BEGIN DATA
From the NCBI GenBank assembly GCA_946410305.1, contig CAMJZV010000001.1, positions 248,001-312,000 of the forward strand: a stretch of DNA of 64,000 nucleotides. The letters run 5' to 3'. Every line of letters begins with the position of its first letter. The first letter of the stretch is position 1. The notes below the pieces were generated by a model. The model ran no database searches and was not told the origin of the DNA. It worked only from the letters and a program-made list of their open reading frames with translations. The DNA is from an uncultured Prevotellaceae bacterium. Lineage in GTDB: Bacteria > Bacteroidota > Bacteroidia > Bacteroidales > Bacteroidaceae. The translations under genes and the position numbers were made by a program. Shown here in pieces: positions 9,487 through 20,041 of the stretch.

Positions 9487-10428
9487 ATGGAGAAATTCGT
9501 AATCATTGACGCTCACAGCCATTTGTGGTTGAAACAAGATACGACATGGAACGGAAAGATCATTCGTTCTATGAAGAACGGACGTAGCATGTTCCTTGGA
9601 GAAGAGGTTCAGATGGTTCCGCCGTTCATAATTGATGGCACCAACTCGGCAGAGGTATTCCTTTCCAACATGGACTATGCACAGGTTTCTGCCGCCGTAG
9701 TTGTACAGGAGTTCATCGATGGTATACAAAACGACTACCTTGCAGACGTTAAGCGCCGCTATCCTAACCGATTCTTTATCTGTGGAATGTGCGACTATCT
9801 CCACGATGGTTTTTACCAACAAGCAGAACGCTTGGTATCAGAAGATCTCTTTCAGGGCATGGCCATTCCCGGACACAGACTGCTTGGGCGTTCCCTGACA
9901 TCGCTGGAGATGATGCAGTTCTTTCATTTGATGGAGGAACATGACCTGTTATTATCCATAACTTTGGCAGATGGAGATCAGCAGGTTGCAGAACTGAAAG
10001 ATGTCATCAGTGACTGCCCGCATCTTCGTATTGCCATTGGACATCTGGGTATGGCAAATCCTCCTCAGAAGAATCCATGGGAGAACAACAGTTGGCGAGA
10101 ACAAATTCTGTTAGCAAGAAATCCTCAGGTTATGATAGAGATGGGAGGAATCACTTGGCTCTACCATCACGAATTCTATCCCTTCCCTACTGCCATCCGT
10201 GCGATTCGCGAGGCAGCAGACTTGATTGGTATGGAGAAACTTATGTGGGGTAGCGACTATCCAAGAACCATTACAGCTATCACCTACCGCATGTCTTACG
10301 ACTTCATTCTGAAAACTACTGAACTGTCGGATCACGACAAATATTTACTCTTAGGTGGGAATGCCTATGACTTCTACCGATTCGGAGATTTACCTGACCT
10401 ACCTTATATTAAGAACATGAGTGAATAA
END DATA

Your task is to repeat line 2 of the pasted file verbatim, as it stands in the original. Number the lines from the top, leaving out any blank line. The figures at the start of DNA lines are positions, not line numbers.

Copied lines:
Positions 9487-10428